Concussion: Protecting Athletes and the Educational Institution

By Donna A. Lopiano, Ph.D., President, Sports Management Resources

During football season, it’s not unusual to read about a teenage football player collapsing several weeks after suffering a concussion.  Afterwards we may learn that he returned to competition claiming no symptoms, when in actuality, he continued to experience headaches but told no one because he was afraid of missing playing time.  Or, the athletic director may walk into the principal’s office with an advertisement for a coach-administered computer-based program promoting neuro-cognitive testing of athletes, telling the administrator how important it is to have baseline data before returning a player to competition after a head injury.   How should the manager of an educational institution deal with the potentially life-threatening consequences of head injury?

Here are several steps to take to make sure that your coaches and staff are prepared to respond to concussions:

  1. At the beginning of every season, the school’s team physician should present an in-service program for coaches and athletics event staff on recognizing the observable behaviors and student-reported symptoms that are signs of concussion.   Most important, the team physician is responsible for sending a clear message, “When in doubt, sit the athlete out!”  Such in-service programs recognize the fact that a certified athletic trainer or team physician is not in attendance at every practice and emphasizes the school policy directing staff to err on the side of student safety.
  2. On the issue of whether a school should have a protocol for neuro-cognitive evaluation, the answer is “yes”.  However, such a testing program should be administered by a certified athletic trainer, a physician or other qualified personnel and never by a coach.  The coach will always been in a conflict of interest position and should not be put in a position to be involved in the decision to return an athlete to play after a concussion, which may very well rely on comparisons to such baseline data.  While the coach plays an important role in recognizing behavioral symptoms or listening to an athlete describe his or her symptoms, assessments of physical condition and decisions to return from injury rightfully belong to trained certified personnel.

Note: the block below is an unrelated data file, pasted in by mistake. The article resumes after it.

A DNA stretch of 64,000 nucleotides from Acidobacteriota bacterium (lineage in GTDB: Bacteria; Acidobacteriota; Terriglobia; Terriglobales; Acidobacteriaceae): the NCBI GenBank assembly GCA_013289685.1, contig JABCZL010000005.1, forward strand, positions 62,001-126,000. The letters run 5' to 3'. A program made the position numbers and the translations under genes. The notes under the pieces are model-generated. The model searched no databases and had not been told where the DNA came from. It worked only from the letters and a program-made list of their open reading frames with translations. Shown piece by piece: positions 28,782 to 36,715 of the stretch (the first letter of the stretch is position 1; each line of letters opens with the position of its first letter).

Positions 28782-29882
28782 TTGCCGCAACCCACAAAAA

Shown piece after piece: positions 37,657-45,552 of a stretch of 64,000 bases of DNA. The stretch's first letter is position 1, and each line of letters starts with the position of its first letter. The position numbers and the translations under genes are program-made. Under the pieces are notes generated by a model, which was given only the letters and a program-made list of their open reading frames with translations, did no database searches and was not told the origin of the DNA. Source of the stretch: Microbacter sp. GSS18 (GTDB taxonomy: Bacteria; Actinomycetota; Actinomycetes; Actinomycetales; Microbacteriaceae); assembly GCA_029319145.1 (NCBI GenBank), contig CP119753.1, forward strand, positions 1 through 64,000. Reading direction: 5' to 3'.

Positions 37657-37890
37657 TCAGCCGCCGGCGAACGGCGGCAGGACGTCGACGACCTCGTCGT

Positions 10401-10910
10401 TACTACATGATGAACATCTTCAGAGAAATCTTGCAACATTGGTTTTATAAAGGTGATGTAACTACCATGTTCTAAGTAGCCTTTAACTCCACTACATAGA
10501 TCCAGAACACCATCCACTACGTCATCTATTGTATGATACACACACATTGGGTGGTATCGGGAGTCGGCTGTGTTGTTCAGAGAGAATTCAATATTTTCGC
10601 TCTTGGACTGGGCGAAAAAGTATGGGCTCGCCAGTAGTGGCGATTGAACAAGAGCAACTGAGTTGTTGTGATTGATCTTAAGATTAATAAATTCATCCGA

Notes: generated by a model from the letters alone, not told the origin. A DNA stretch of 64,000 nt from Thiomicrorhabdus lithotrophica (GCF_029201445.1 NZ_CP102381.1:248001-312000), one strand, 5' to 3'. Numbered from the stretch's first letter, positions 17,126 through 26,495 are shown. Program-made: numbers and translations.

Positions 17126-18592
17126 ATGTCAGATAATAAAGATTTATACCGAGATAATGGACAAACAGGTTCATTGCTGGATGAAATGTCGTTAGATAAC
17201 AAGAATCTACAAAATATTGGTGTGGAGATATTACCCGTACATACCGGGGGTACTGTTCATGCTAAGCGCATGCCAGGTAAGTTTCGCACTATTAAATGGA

3. The decision to return to competition should not be solely dependent on athlete-reported symptoms because the athlete also has a conflict of interest.  Research demonstrates that athletes underreport their conditions due to a desire to return to competition. (Van Campen, et. al,2006) While athlete reporting plays a role, ultimately neuro-cognitive testing must guide any such decision.
  4. Following a concussion, the athlete should be referred to a physician for medical evaluation, on the same day as the injury if there was loss of consciousness, amnesia lasting longer than 15 minutes, vomiting, motor, sensory or balance deficits or symptoms that worsen.  Immediate transport to the hospital emergency room should occur in the case of pulse or respiration irregularity or decreases, unequal, dilated or un-reactive pupils, lethargy, confusion, seizures and other symptoms.  All of these operating rules should be covered in the physician education program at the beginning of the season and be given to coaches and staff in writing.  There are clear protocols for responses to concussion that must be communicated to coaches and staff.
  5. The school should have conservative policies in place to deal with athletes who suffer repeated concussions, from removal for the rest of the game to disqualification from participation for the rest of the season to complete disqualification from participation in contact sports.  These policies should be established in consultation with a physician and be based on continuation of symptoms, repeated concussions and other physician determined factors.
  6. Policies should exist which require a physician or certified trainer to give oral and written instructions to parents regarding home care following an athlete suffering a concussion, especially with regard to ingesting alcohol, drugs or other substances affecting cognitive functioning.

One of the best resources for the athletics director and school administrator is the National Athletic Trainers’ Association Position Statement on the Management of Sport-Related Concussion.

In summary, responsible handling of concussions means: 

  • assessment of neurocognitive baseline data by qualified personnel;
  • adequate preparation of on-the-field staff in symptom recognition and conditions for emergency treatment versus physician referral;
  • oral and written communication with parents and caregivers regarding home care of the athlete following a concussion; and
  • conservative return to play decisions only after qualified medical personnel are sure the athlete is symptom-free.  


Guskiewicz, K.M., S.L. Bruce, R.C. Cantu, M.S. Ferrara, J.P. Kelly, M. McCrea, M. Putukian, T.C. Valovich McLeod.  (2004)  National Athletic Trainers’ Association Position Statement: Management of Sport-Related Concussion
 Journal of Athletic Training, 2004; 39(3):280-297.

Van Kampen, D.A., M.R. Lovell, J.E. Pardina, M.W. Collins, and F.H. Fu. (2006) The "Value Added" of Neurocognitive Testing After Sports-Related Concussion. The American Journal of Sports Medicine 34:1630-1635 (2006)